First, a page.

We spoke with several people from Asian American communities about their connections to the outdoors and environmentalism, and why they believe it’s important to have equitable access to nature and conservation. Check out their stories below. 

Woman with cold weather clothing smiling while surrounded by snow

Sachi on the summit of Denali, at Denali National Park and Preserve, Alaska.

Sachiye Koide, California 

Sachiye “Sachi” (she/her), a Chinese and Japanese American, has loved the outdoors since childhood hikes with her dad in Yosemite National Park. She has been climbing and mountaineering for seven years, including summiting Denali in Alaska (20,310ft) unguided at just 26 years old! After a series of personal hardships, including family deaths, a near-drowning experience and a toxic relationship, she wrote a list of "impossible and improbable things I'm going to do in my life," to give her something to focus all her energy and hopefully come out the other side more healed.  The first thing on the list was to "Climb Denali."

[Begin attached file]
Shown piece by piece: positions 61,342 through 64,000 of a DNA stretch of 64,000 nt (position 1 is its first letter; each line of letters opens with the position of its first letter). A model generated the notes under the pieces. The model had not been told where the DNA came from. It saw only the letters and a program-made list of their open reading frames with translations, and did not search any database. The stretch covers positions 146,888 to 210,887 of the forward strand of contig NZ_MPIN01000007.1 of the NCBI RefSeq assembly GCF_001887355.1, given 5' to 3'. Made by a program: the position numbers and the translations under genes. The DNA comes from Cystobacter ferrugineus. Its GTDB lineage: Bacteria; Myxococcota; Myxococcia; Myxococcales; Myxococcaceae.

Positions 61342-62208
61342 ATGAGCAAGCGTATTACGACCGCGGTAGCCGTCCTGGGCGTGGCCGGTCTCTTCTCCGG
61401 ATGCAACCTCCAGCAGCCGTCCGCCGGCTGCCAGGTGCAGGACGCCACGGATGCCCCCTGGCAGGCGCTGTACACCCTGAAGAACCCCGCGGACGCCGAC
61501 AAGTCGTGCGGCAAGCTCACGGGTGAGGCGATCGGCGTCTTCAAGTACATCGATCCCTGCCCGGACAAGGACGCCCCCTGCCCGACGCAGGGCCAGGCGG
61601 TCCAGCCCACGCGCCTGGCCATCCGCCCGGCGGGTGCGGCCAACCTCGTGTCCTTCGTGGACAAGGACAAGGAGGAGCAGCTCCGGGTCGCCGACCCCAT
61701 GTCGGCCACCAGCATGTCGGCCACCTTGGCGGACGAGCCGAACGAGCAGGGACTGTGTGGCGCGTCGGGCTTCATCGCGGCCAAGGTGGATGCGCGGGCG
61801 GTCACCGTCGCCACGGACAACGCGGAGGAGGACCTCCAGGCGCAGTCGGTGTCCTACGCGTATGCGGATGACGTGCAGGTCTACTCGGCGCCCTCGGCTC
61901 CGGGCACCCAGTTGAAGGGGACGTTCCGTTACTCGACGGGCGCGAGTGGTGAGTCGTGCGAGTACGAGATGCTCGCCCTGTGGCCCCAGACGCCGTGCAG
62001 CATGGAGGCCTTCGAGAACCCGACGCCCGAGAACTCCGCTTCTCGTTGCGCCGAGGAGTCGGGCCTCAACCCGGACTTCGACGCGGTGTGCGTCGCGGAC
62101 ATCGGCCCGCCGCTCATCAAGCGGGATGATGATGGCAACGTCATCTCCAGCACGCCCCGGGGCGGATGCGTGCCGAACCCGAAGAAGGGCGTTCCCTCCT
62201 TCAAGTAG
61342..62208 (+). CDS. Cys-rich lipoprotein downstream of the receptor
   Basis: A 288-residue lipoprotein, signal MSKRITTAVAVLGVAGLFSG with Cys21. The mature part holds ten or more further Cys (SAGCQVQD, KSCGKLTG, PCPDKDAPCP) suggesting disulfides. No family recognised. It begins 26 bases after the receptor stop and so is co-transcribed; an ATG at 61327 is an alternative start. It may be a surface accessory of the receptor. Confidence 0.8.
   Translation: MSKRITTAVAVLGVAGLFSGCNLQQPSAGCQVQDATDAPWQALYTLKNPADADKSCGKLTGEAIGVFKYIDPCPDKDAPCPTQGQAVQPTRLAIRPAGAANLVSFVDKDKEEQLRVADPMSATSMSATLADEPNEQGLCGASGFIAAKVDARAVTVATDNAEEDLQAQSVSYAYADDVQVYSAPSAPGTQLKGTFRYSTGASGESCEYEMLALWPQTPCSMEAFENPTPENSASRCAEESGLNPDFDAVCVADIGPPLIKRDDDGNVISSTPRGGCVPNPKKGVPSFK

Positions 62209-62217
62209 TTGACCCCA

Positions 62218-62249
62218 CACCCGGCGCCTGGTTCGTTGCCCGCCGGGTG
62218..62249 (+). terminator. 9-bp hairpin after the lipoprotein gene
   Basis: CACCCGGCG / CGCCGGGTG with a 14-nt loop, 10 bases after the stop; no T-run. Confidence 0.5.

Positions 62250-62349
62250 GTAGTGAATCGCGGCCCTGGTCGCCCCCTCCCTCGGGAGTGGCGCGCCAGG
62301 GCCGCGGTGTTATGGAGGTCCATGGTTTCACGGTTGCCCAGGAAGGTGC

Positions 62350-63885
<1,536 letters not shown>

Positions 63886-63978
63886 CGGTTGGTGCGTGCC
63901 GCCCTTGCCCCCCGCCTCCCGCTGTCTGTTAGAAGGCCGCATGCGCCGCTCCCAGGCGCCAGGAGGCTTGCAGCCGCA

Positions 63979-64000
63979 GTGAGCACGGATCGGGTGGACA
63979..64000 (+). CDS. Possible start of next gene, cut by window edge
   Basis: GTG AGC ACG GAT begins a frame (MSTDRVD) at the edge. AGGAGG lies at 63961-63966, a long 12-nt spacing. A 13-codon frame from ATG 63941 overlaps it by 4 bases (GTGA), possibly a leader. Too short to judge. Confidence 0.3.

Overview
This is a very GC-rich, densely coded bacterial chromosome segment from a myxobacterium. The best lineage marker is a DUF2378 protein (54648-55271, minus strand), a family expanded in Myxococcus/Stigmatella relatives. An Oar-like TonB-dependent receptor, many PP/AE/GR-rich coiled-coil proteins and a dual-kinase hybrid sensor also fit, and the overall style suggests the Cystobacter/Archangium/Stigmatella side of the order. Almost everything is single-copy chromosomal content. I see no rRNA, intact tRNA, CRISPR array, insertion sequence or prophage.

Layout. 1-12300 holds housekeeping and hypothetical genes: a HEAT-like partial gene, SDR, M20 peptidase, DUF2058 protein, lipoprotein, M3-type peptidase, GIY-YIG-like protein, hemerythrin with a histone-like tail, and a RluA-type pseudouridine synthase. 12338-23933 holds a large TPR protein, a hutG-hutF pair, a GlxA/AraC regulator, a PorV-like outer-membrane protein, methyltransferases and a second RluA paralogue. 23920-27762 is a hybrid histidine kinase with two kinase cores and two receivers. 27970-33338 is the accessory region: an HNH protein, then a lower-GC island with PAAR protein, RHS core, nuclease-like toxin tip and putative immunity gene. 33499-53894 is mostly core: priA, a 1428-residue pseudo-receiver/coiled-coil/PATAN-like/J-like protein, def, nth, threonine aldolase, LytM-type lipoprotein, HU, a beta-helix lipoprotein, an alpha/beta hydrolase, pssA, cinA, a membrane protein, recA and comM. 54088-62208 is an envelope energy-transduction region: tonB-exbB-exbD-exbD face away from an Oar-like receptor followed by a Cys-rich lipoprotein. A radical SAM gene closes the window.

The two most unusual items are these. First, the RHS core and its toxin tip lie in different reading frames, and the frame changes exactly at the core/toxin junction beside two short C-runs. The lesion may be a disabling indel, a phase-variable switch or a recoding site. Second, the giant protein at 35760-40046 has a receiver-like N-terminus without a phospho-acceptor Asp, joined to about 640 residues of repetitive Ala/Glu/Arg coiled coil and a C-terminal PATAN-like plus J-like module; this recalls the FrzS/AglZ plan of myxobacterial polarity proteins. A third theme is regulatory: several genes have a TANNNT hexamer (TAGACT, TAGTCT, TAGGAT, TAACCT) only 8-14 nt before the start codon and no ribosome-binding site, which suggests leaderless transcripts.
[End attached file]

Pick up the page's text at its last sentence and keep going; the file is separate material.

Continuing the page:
"The entire experience profoundly heightened my feeling of capability and ability to find comfort even in uncomfortable, isolated, cold and hard situations... I feel like I can just exist in this world better. All thanks to this big, tall, cold mountain I struggled up for 10 days. Mountains feel like home to me."